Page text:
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Abstract Details

Randomized Trial of Telegenetic Counseling for Gene Testing in Huntington’s Disease
Movement Disorders
P1 - Poster Session 1 (8:00 AM-9:00 AM)
5-011

Genetic counseling is necessary for pre-symptomatic or symptomatic HD genetic testing, but the lack of access to counseling due to geography or expense is a critical gap for many patients. The hypothesis of this study was that there would be no difference in patient satisfaction between telegenetic counseling (teleGC) or in-person counseling (in-personGC) for HD testing.

To determine the feasibility and patient satisfaction of telegenetic counseling for Huntington’s Disease (HD). 

 

This was a prospective, randomized, unblinded study of either teleGC or in-personGC for HD gene testing. Participants had standardized genetic counseling from a certified genetic counselor in the clinic or via HIPPA appropriate telemedicine platform first, then crossed over. A study coordinator interviewed the participant using a telehealth survey after each encounter. 

19 in-personGC and 15 teleGC participants were included: 68% women, 41±15 yrs, 80% white, 10% Hispanic, and +CAG=45±4.4 (n=15) (P>0.1). All participants were satisfied with their initial counseling experience when asked to rate on a scale of 1-10 (median 10/10, p=0.94). The majority of symptomatic HD participants (5/7) preferred in-person GC.  The main advantage of teleGC was reduction in travel time for the in-personGC first (n=16) and teleGC first (n=11) groups.  Technical challenges were reported (n=11) and the counseling slide deck was difficult to see (n=4) with teleGC. Visually seeing the genetic counselor improved understanding for both in-personGC (n=10) and teleGC (n=8) participants. Participants felt they were able to pick up on emotional cues (n=33) and were comfortable asking questions (n=34).

Telegenetic counseling is a feasible option for HD gene testing, if patients are able to overcome technical issues.  Having a video visit, rather than a phone call, should be considered when using telegenetic counseling for HD gene testing. In-person counseling may be preferred to increase understanding of the material in some patients, such as motor manifest HD.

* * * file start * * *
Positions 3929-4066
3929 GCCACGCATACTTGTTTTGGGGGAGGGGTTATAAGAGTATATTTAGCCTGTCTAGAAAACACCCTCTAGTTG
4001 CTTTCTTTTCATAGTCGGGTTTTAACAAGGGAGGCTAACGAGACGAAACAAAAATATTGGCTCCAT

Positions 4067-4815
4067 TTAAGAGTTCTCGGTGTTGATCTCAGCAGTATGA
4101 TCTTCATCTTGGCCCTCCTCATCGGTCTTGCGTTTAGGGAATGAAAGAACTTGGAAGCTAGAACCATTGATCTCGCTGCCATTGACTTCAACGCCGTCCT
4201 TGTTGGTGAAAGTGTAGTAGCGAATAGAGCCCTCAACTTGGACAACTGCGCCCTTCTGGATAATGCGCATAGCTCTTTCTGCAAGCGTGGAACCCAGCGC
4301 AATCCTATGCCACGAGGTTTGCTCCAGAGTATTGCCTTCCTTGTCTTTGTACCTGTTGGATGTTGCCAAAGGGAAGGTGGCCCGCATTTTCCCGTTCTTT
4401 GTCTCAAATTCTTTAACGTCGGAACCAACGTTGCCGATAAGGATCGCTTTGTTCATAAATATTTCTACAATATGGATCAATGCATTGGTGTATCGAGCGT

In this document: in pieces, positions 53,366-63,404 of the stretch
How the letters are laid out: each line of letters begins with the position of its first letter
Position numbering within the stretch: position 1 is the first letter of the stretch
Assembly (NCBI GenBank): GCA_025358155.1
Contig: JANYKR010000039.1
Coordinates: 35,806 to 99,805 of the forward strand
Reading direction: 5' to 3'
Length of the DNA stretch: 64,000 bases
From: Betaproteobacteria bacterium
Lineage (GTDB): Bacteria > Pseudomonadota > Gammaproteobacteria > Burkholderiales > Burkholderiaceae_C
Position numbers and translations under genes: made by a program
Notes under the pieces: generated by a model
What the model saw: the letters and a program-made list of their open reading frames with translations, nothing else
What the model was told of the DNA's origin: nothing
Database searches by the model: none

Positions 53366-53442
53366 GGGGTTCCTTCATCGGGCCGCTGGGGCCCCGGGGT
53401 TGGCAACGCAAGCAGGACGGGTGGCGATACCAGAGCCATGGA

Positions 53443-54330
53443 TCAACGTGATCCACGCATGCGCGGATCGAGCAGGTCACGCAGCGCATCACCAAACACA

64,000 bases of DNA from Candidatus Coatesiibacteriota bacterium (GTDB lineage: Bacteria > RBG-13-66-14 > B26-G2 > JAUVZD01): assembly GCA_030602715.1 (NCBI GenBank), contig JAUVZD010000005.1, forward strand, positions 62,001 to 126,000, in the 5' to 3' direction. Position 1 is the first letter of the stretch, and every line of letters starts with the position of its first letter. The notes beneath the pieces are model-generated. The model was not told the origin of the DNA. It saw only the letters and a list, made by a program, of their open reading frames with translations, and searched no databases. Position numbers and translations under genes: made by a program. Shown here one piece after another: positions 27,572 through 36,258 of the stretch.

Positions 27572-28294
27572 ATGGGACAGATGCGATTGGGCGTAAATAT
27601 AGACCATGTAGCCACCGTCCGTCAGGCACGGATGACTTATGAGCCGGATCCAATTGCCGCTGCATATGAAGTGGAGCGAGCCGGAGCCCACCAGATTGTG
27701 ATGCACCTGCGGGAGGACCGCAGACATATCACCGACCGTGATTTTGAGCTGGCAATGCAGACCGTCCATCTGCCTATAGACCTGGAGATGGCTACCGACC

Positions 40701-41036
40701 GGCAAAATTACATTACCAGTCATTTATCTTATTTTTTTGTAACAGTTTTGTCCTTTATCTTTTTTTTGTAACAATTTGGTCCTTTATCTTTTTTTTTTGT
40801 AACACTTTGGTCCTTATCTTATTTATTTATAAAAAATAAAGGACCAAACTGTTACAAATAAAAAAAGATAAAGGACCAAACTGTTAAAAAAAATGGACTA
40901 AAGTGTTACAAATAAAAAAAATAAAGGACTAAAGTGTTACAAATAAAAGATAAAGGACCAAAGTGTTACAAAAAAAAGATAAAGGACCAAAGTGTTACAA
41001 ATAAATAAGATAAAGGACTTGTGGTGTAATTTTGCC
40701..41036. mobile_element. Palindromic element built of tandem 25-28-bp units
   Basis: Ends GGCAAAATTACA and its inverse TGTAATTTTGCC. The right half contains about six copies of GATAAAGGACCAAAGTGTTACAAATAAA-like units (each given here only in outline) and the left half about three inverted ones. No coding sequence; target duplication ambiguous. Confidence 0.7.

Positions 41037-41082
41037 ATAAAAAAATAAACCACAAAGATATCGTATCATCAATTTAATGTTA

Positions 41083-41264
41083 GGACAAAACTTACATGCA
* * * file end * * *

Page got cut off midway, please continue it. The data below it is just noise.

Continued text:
Authors/Disclosures
Deborah Hall, MD, PhD, FAAN (Rush University)
PRESENTER
Dr. Hall has received personal compensation in the range of $10,000-$49,999 for serving as an Editor, Associate Editor, or Editorial Advisory Board Member for American Academy of Neurology. Dr. Hall has received personal compensation in the range of $500-$4,999 for serving as an Editor, Associate Editor, or Editorial Advisory Board Member for Elsevier - Parkinsonism and Related Disorders. Dr. Hall has received personal compensation in the range of $500-$4,999 for serving as an Editor, Associate Editor, or Editorial Advisory Board Member for Annals of Neurology. The institution of Dr. Hall has received research support from Parkinson's Foundation. The institution of Dr. Hall has received research support from CHDI. The institution of Dr. Hall has received research support from Neurocrine. The institution of Dr. Hall has received research support from Uniqure. The institution of Dr. Hall has received research support from SAGE. The institution of Dr. Hall has received research support from NIH.
Marc Rosenbaum, MD Dr. Rosenbaum has nothing to disclose.
Jacob Hawkins No disclosure on file
Bichum Ouyang The institution of Bichum Ouyang has received research support from NIH.
Christa Suzanne Cooper, PA (Rush University Medical Center) No disclosure on file
Neepa J. Patel, MD (Rush University Medical Center) Dr. Patel has received personal compensation in the range of $500-$4,999 for serving as a Consultant for Abbott Laboratories. Dr. Patel has received personal compensation in the range of $500-$4,999 for serving as a Consultant for Abbvie Pharmaceuticals. Dr. Patel has received personal compensation in the range of $500-$4,999 for serving on a Speakers Bureau for Boston Scientific.